<b>CAPTIVATING COUPLE:</b> Richard Lonsbury and Jennifer Marco star in Oscar Wilde’s most famous comedy.
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In The Importance of Being Earnest — easily the greatest English stage comedy ever written by anyone other than Shakespeare — Oscar Wilde created a half dozen of the most memorable characters in stage history. This is not altered in the least by the fact that Jack, Algy, Lady Bracknell, and the rest are nothing like any real people who could have ever possibly existed. Indeed, if anything, the enormous distance between Earnest and real life adds to the fun. It’s the frosting on this perennially delicious piece of tea cake, and it is a pleasure to report that, in Miller James’s excellent new production of the play at Circle Bar B Dinner Theatre, absolutely no compromises have been made with reality. While the two young men around whom the action revolves are enmeshed in the waning of the aristocracy under Queen Victoria, they remain as aloof and seemingly unaware as only a pair of complete kooks can.

The casting is just one of the things that make this Earnest work so well. Allan Stewart-Oaten gets the show’s opening laughs in the first of his dual roles as Lane and Merriman, the butlers at the respective gentlemen’s homes. As Algernon Moncrieff, the feisty playboy who instigates most of the shenanigans, Joshua Danyel flashes a brilliant smile as he cuts a superficial figure. Remember, though, in this context superficial is good! As his friend and rival in frivolousness Jack Worthing, Richard Lonsbury makes an effective physical counterpoint, and by the time early in the first act when the two of them get to squabbling and then struggling over a certain silver cigarette case, the show has found its comic footing for good.

Jennifer Marco pairs well with Lonsbury as the Hon. Gwendolen Fairfax, Algy’s cousin and Jack’s fiancée. Her smoldering sensuality and proud willfulness give the show an edge that is often lost when a less accomplished cast takes it on. Katherine Bottoms makes a splendid Cecily Cardew in Act II, getting some of the night’s biggest laughs with her expert timing and sweetly malicious grin. Susie and David Couch have never been better cast than as the hapless governess Miss Prism and her amiable paramour, the Canon Chasuble. They are funny, genuine, and fully capable of handling all the many double entendres that Wilde dishes out.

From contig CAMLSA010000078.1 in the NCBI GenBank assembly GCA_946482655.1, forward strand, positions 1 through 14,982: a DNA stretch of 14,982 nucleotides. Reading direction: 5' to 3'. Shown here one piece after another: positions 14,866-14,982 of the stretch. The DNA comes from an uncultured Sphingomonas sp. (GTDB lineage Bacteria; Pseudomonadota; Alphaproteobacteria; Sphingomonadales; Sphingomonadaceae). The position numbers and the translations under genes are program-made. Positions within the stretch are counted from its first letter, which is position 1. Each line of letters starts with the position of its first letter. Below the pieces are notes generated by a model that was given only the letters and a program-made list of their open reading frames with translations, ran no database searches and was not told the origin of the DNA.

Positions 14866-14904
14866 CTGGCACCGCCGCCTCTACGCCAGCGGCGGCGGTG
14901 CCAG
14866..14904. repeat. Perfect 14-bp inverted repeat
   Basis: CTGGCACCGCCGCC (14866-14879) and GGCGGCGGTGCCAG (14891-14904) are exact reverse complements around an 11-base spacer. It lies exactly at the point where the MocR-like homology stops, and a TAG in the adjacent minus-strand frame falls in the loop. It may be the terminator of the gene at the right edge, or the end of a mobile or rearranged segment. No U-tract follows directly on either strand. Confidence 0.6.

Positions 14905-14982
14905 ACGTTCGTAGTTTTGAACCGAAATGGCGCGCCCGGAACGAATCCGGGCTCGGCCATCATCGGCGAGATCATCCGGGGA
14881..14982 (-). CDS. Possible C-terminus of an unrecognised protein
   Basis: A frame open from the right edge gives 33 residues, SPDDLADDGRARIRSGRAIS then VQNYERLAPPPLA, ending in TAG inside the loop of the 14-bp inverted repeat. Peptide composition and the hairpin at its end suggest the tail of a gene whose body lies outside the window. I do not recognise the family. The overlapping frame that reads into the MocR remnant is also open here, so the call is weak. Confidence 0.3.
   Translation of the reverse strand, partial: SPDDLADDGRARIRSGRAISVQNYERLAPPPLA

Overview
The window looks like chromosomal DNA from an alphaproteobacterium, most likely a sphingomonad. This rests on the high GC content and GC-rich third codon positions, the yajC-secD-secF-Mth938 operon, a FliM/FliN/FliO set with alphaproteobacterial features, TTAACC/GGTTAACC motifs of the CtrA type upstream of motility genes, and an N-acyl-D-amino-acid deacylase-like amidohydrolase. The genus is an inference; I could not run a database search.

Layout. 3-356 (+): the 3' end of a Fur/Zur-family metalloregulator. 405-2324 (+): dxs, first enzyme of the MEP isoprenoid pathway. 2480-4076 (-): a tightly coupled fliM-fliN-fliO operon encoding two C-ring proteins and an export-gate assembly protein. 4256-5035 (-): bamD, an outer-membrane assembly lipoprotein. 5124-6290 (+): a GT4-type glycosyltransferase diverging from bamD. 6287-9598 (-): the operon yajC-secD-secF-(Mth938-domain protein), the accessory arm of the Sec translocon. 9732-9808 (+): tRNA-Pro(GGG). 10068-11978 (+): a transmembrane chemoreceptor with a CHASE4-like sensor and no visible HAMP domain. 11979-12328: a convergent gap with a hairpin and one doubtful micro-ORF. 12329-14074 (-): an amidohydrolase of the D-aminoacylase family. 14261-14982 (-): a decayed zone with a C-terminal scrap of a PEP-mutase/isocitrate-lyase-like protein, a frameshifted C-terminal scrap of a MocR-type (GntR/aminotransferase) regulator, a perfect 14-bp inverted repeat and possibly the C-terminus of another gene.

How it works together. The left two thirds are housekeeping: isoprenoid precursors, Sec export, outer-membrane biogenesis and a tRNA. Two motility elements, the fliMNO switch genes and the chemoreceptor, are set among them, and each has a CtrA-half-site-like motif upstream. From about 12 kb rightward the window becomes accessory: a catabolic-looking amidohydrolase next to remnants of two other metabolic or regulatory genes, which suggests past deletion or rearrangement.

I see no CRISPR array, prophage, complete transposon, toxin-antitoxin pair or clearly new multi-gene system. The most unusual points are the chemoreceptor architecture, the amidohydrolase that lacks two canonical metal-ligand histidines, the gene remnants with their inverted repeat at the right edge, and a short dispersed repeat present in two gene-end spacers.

Anyone who knows anything about The Importance of Being Earnest will feel by now that his or her patience is being tried. Let the suspense end — Jenna Scanlon is a terrific Lady Bracknell. This linchpin role tends to be the aspect by which any serious Earnest is judged, and, on that account, this one is a winner. From her first droll entrance to the play’s endlessly satisfying finale, Scanlon as Bracknell controls the stage. Those fussy pursed lips, that fire-breathing tone of voice, and, most of all, the courage of her majestically mercenary and hypocritical convictions are what have made Lady Bracknell a heroine for the ages, and Scanlon gets all of that into her portrayal and more.

Strong performances such as these indicate the presence of a director with vision, and in the case of Miller James, who also designed the brilliant costumes, that vision goes way beyond how the actors say their lines. I won’t spoil it for you by saying what the entr’acte that covers the scene change in Act II is, but I will promise that you’ll be surprised and delighted by yet another of the myriad dividends in this comedic gem from Circle Bar B.


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